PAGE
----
Hi, Nice Towhee Meet You

How to Identify a Towhee

Towhees: these robin-sized sparrows are no drab LBJs

The rufous towhees sport a baggy three-piece-suit: a loose jacket on their back; an orange vest on their sides; and a plain white shirt covering their breast. A deep black head and beak surround bright amber eyes.

Yet towhee attire varies slightly by sex and species. Males don dark black while females appear dirty brown- or gray-black. White frill is sparse on the eastern towhee, but plentiful on the western spotted towhee.

An acrobatic spotted towhee at William L. Finley Wildlife Refuge near Corvallis, Oregon.

Although distinctively dressed, towhees are more often heard than seen. Once called “chewinks” (for the sound of one of their calls) spotted towhees—more vocal than their eastern counterparts—have a few quirky calls that catch the ear of passers-by. Listen especially for soft trills during spring and summer and the sound of a towhee’s favorite activity: scratching through mats of leaves!

Come Autumn, Some Plants Provide Towhee Treats

First a catlike “mewww”questions from the thickets, “is anyone listening to me?” Then a constant scratching. A towhee! 

You can find this unusually large and colorful sparrow across the continental United States—year-round in the southern U.S. and migrating to northern states in the spring.

Leaf lovers, towhees find places without an overabundance of fallen leaves inhospitable. The towhee will acquiesce with the edges of a park or an infrequently manicured yard. But to the towhee, the scrubbier, brushier, or leafier, the better. 

A spotted towhee singing at dusk in a forest in northern California.

Near water or in temperate climates, towhees are common. They live where deciduous plants thrive, plants that give shelter and food both to towhees and insects that seek refuge in the rich layer of decomposing leaves.

If you’re lucky enough to spot a towhee in an arid climate, you’re either walking along a perennial stream or standing in a watered backyard adorned with broadleaf shrubs. Most of the desert does not supply the towhees with enough dead leaves to loudly rummage through.

For example, in the arid intermountain region or the southwest, where willow and cottonwood buffer softly flowing waters and drop plenty of leaves, these goofy sparrows play to their utmost pleasure. And in the Pacific northwest, spotted towhees are common throughout the rainforest, at home rummaging in the moist and dense underbrush.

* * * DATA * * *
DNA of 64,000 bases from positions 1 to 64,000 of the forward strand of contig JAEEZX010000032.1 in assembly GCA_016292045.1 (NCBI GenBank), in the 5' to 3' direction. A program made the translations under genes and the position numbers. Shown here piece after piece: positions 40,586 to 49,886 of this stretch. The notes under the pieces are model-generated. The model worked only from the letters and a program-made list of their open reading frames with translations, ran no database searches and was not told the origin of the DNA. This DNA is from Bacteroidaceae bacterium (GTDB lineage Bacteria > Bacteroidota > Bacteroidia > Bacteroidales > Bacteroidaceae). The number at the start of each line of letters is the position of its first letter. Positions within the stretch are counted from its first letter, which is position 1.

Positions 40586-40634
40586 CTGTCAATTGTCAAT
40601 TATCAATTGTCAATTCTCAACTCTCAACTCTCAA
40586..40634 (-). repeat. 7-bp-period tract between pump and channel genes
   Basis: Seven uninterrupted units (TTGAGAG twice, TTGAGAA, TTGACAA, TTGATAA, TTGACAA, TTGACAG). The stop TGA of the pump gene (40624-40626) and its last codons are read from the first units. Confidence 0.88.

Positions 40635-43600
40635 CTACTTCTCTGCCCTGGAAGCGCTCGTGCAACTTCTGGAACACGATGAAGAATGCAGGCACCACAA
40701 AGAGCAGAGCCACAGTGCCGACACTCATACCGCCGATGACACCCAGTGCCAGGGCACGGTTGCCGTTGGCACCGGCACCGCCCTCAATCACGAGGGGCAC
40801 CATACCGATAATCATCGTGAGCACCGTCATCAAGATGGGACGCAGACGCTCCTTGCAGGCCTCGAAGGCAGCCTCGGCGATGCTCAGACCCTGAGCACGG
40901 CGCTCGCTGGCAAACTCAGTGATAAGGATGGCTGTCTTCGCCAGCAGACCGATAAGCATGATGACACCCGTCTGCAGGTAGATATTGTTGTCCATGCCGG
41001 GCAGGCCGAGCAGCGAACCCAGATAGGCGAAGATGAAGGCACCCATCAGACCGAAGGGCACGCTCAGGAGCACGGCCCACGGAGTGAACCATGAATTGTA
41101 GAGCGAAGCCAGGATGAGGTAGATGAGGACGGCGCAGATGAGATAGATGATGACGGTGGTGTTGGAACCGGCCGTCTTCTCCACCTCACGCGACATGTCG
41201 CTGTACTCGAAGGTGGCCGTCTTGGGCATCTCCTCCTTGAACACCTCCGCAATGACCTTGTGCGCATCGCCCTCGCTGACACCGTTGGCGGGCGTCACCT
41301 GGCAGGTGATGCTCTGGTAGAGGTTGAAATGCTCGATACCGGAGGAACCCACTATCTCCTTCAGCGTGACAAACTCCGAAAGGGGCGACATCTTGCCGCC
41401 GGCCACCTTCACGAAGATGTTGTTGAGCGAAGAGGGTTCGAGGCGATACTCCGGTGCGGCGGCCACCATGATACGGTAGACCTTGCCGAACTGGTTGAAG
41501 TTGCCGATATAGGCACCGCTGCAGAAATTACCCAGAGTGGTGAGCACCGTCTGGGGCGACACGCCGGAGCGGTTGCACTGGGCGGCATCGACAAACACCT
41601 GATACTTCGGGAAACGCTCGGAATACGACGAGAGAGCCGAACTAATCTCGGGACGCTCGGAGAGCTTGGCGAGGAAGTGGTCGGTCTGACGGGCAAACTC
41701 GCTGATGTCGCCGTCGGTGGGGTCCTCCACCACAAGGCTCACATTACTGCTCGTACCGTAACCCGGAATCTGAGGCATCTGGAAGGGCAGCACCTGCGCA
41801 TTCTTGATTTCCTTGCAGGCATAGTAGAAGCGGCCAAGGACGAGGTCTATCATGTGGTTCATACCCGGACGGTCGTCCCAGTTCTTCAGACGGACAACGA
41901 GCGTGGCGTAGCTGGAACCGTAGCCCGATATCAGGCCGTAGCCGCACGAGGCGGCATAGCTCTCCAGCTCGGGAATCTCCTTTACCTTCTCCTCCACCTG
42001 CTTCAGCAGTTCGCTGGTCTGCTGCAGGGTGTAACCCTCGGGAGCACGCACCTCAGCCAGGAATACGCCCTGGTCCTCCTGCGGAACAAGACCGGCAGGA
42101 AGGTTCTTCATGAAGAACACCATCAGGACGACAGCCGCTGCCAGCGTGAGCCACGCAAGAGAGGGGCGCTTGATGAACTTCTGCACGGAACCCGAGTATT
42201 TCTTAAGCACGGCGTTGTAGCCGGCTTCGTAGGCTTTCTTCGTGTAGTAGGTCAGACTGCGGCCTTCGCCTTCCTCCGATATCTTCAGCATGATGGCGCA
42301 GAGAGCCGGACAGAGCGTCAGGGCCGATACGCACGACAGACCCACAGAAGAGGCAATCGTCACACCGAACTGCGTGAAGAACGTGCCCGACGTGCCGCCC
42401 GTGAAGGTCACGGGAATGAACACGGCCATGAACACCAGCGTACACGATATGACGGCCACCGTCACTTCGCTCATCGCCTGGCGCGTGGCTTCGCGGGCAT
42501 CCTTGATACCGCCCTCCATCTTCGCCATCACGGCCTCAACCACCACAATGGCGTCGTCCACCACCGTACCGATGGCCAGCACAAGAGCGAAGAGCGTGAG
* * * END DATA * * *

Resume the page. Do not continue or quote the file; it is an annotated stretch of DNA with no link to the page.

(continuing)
spotted towhee
Spotted towhee in my parents’ yard in Washington.

Yard Towhees

To attract this oversized rufous-sided sparrow to your yard, try planting native shrubs that drop their leaves every fall and provide dense tangles low to the ground for sparrow shelter. It’s also good practice to offer a birdbath and keep cats, songbirds’ top predator, inside. 

The key for towhees: don’t rake up all of those dead leaves. If you leave the leaf litter alone, the bugs and birds will thank you.

P.S. I didn’t forget about these critters, but they’re a different animal.

Bird Sounds: Dance to Your Own Music

Long after the mule deer curl up on their meadow mattresses, snipe dance with a courage that only the darkness can give.

From a damp stage, they dance by the romance of the moonlight and a trillion twinkling stars. The croaks of frogs act like the beats of a drum for the ethereal sound tracing their progress upward into the still mountain air.

The male snipe goes to great heights to impress a lucky spectator down below. An otherworldly whewhewhewhew emits from its slicing feathers as the snipe spirals skyward.

Spring Birdsong

red-winged blackbird singing
Red-winged blackbirds are among the most vociferous territorial defenders.

Spring bird sounds are always more than just sounds. They’re territorial warnings, pleas for food, or thousand-year-old courtship rituals.

This spring you can also listen for pods of dolphins, swirling in the depths of the deep blue sky above your head.

Swallows of all abodes—barn, tree, cliff, bank—playfully click, whistle, and chatter, mimicking oceanic orchestras as they swim through the sky.

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How to find 10 Warblers this Spring

Tips to find the most popular and colorful birds in the Northeast

They’re tiny.

They’re colorful.

They’re loud.

They’re often foraging high in the leafiest canopies, making them impossible to see even while bending over backwards.

See below, the Blackburnian Warbler with bright orange throat, notorious for foraging way high up.

Despite the challenges of watching warblers, or perhaps because of them, these birds are among the most anticipated of all the spring arrivals to the northeast.

But how do you find them?!

8 Tips to find 10 Warblers

Tip #1: look in the canopy. Many warblers like to flit and fly in the treetops, so keep your eyes and ears pointed skyward. (Disclaimer: talk to your chiropractor before taking my advice.)

Tip #2: warblers are songbirds. Males bellow a unique tune to mark their territory during breeding season. Learn the codes and you can unlock the secret to finding new and different species of warbler.

What is the best way to find a fire-throated angel, that Blackburnian warbler? Learn its song or play the recording in your ear to jog your memory when you’re in the field. If you hear one in the treetops, sometimes you can follow its foraging through the branches for a better look (but don’t hold your breath).

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